Both reports are a reaction to the fact that fewer than 40 percent of Canada's primary care doctors have access to EHR, compared to 99 percent of physicians in the Netherlands and 96 percent in the United Kingdom.
Ambulatory electronic medical record packages used in the 10 most common specialties were evaluated based on client feedback and 25 performance indicators by the research firm.
By Marianne Kolbasuk McGee, InformationWeek
Oct. 14, 2010
When it comes to E-medical record packages and doctor practices, one size doesn’t fit all. Whether an EMR system is right for a particular physician depends on a number of factors, including the number of doctors in the group as well as medical specialty. A new report by research firm KLAS gives grades to EMR packages by specialties.
The new report, which is available free to healthcare providers, covers ambulatory EMR packages used predominately in or sold to 10 of the most common medical specialties, ranging from pediatrics, ear, nose and throat, cardiology, OB-GYN, to multi-specialty.
10:45 AM Fri, Oct 15, 2010
The Obama administration's point man on health information technology said today that medical caregivers resist the brave new world of computers at their peril.
"The next generation of patients is not going to be happy with physicians and hospitals and nurses that don't use computers," David Blumenthal , the national coordinator for health IT at the U.S. Department of Health and Human Services , said in Austin. He was in town to speak yesterday at the Texas e-Health Symposium. This morning, he toured a University of Texas learning lab that has produced the nation's first graduates from a stimulus-funded training program designed to crank out medical-sector computer geeks.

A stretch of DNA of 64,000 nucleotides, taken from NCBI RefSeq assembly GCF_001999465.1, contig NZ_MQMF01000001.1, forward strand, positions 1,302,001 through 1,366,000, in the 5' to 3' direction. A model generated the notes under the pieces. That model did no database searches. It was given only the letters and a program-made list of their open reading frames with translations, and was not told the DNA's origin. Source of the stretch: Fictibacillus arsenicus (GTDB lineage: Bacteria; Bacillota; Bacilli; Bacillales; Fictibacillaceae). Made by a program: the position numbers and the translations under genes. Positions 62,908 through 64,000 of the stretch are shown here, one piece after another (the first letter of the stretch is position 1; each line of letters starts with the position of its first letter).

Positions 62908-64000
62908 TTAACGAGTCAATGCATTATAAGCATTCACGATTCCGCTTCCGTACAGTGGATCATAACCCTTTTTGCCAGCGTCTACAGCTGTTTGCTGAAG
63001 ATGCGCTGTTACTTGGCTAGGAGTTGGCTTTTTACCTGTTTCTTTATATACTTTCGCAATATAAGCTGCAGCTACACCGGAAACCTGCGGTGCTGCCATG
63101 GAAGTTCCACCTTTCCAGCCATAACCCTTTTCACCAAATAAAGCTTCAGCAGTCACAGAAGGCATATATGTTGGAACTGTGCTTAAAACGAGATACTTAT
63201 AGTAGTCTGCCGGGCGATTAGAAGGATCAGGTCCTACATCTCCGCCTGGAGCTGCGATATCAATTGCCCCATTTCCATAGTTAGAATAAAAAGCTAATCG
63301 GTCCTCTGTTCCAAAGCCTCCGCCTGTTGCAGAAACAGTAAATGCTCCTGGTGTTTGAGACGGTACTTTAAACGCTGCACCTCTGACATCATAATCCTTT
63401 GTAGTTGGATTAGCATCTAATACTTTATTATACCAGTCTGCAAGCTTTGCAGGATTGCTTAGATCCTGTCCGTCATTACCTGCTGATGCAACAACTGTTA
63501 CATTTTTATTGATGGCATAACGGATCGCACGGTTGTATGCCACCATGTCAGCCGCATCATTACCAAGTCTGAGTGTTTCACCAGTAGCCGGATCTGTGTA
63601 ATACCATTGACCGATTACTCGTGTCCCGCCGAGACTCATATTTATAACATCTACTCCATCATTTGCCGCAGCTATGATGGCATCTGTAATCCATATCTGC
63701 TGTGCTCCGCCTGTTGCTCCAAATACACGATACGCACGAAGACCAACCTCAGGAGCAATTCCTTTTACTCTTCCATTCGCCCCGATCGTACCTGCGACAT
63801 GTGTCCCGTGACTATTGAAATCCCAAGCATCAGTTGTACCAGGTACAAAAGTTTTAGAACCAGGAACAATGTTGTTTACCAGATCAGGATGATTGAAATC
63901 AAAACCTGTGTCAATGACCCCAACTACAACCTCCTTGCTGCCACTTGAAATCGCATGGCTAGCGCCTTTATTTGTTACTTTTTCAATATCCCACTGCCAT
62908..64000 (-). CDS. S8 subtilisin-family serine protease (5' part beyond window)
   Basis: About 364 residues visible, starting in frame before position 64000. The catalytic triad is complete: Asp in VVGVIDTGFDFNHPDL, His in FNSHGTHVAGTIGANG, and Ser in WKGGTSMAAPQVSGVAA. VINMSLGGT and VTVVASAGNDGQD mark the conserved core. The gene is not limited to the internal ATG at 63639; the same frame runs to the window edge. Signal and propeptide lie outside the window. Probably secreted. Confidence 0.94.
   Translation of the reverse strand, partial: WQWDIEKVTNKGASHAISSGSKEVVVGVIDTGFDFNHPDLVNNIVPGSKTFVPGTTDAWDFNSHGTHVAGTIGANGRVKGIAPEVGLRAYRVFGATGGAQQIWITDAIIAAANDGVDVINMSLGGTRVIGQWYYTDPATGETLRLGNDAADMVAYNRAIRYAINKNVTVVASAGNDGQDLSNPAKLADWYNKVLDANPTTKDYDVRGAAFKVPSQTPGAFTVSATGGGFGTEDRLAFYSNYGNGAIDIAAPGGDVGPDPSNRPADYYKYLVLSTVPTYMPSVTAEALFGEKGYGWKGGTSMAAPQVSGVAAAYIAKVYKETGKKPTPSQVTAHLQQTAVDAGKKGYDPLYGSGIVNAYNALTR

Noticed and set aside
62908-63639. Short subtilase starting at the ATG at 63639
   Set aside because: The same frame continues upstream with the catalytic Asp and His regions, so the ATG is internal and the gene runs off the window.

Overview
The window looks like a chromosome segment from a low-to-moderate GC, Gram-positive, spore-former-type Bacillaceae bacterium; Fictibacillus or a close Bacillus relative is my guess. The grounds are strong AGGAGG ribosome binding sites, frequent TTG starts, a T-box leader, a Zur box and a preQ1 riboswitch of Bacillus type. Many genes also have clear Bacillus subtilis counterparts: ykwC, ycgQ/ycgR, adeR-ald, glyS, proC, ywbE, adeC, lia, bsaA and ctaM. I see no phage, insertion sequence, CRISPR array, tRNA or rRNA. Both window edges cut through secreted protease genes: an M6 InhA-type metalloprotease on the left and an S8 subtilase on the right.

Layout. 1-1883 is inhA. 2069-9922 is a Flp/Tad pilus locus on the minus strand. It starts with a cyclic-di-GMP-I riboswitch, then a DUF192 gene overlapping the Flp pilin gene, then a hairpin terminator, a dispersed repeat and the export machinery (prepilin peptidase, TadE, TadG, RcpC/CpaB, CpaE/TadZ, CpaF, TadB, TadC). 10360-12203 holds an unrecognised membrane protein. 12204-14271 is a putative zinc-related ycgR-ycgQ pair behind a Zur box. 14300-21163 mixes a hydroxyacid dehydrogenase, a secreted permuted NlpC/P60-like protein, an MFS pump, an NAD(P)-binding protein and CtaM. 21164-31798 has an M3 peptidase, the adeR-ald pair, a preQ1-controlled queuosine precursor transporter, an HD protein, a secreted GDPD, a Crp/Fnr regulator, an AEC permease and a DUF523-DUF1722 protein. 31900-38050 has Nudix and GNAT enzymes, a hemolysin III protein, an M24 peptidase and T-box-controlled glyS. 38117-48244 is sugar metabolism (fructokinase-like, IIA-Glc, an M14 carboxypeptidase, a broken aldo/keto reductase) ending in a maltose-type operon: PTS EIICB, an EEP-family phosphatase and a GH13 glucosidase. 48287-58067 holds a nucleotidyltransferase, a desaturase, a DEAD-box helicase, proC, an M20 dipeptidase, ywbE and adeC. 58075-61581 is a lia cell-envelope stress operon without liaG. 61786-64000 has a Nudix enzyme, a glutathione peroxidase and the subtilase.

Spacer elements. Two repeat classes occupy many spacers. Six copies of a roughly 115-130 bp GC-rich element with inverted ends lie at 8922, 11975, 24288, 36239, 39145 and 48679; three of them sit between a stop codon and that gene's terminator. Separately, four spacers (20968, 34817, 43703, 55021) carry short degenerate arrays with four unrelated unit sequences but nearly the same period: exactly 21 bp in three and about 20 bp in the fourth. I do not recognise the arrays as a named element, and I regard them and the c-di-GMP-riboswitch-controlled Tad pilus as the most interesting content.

Posted on October 14, 2010
BlackBerry-maker looks to ingratiate itself more deeply in vertical business markets
UK healthcare bodies are waking up to the efficiency and productivity benefits of mobile applications, according to Research In Motion (RIM) UK healthcare director Daniel Morrison-Gardiner.
Morrison-Gardiner said that, in an economic climate of public spending cuts, healthcare bodies are looking at mobile as a means to reduce operational expenditure.
He said mobile health (mHealth) solutions offer NHS and other healthcare functions an opportunity to reduce the administrative burden on professionals such as midwives, health visitors and community nurses, enabling them to spend more time in the field.
Said Morrison-Gardiner: “We want to allow health professionals to spend more time with patients to deliver a better quality of care and to remove the burden of their everyday activities. What is telling is the number of clinical system providers and other companies approaching RIM over the last 18 months to see how they can leverage our platform to deploy mobile versions of existing solutions.”